Every endeavor in our lives must be to bring out the excellence in ourselves as a contribution to our family and our people. We must abstain from vices and wrongdoings to gain the rewards of righteous living. We must live right, eat right, and do right towards each other to benefit not only ourselves and our family, but also our community and nation. We must provide models of Afrikan excellence for our children. We must have loyalty to the empowerment of our people.

We must honor and respect our elders because they are the core and root of the family and the nation. We must build and control the schools, businesses, and other institutions in our communities and nations. The Afrikan family has always been the backbone of the nation. It is no wonder today that we have broken families and a broken nation. The only way to empower our nations is to uplift our families, and to uplift ourselves.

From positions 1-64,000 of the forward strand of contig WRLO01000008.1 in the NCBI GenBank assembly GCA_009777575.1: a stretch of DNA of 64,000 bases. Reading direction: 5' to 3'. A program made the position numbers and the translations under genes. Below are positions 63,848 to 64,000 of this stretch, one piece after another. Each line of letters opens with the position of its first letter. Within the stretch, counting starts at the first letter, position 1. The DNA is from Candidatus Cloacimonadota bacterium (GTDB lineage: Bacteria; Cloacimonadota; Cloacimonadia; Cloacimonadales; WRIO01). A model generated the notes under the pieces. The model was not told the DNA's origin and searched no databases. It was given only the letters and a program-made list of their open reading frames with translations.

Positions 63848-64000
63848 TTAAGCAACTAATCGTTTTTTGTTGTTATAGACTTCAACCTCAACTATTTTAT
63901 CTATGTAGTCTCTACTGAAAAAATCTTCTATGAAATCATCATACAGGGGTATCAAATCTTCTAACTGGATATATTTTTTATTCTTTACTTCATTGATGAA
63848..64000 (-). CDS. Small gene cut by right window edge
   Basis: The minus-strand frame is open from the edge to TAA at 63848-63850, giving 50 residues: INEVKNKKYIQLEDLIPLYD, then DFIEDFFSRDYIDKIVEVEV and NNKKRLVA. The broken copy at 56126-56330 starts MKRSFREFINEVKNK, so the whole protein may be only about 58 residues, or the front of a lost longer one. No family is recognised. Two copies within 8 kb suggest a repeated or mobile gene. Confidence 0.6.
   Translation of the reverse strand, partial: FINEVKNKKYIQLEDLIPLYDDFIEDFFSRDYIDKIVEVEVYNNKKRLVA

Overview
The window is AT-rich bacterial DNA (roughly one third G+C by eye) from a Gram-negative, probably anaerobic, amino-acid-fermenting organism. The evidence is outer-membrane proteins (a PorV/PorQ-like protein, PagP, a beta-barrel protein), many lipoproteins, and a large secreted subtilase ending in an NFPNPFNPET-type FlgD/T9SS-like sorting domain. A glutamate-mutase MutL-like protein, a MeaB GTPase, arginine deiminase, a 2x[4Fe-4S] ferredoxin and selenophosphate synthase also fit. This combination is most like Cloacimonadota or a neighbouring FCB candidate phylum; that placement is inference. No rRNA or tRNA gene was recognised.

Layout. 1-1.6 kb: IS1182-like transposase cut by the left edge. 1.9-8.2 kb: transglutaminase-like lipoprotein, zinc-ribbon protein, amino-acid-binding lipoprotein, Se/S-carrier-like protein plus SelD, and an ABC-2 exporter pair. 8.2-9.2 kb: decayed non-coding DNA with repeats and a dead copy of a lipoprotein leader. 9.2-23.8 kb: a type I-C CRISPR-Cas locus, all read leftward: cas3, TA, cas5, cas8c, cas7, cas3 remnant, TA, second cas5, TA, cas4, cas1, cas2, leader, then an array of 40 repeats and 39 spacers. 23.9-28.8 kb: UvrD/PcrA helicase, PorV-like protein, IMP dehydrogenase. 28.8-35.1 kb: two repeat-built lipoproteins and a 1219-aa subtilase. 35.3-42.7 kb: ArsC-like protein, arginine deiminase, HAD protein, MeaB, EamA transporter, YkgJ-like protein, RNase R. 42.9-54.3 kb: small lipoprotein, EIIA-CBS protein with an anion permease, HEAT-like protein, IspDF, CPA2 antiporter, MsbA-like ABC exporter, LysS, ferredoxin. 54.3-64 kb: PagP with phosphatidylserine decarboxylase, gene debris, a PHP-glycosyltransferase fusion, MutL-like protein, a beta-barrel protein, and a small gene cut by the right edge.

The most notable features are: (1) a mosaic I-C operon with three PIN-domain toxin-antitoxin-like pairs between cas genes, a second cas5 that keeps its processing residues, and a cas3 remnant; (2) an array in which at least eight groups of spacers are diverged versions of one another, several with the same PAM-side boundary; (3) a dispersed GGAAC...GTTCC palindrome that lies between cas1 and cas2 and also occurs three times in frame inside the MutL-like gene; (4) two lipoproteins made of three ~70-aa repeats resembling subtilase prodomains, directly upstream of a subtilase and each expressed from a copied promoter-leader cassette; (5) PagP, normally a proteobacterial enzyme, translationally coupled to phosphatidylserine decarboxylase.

5. Afrikan Sacred Lands (Ardhi Yenyi Kutakaswa ya Afrika) Be committed to repatriate or pilgrimage, if possible in one’s lifetime, to Afrikan Sacred Lands. In the broadest sense, Afrikan sacred land is a shrine. Sacred lands are the burial places of our ancestors. All Afrikan people must have a spiritual connection to Afrikan sacred lands. Afrika is sacred to Afrikan people. Some countries, cities, regions, forests, rivers and certain bodies of water, etc. Are more sacred than others to specific ethnic groups because of their particular histories.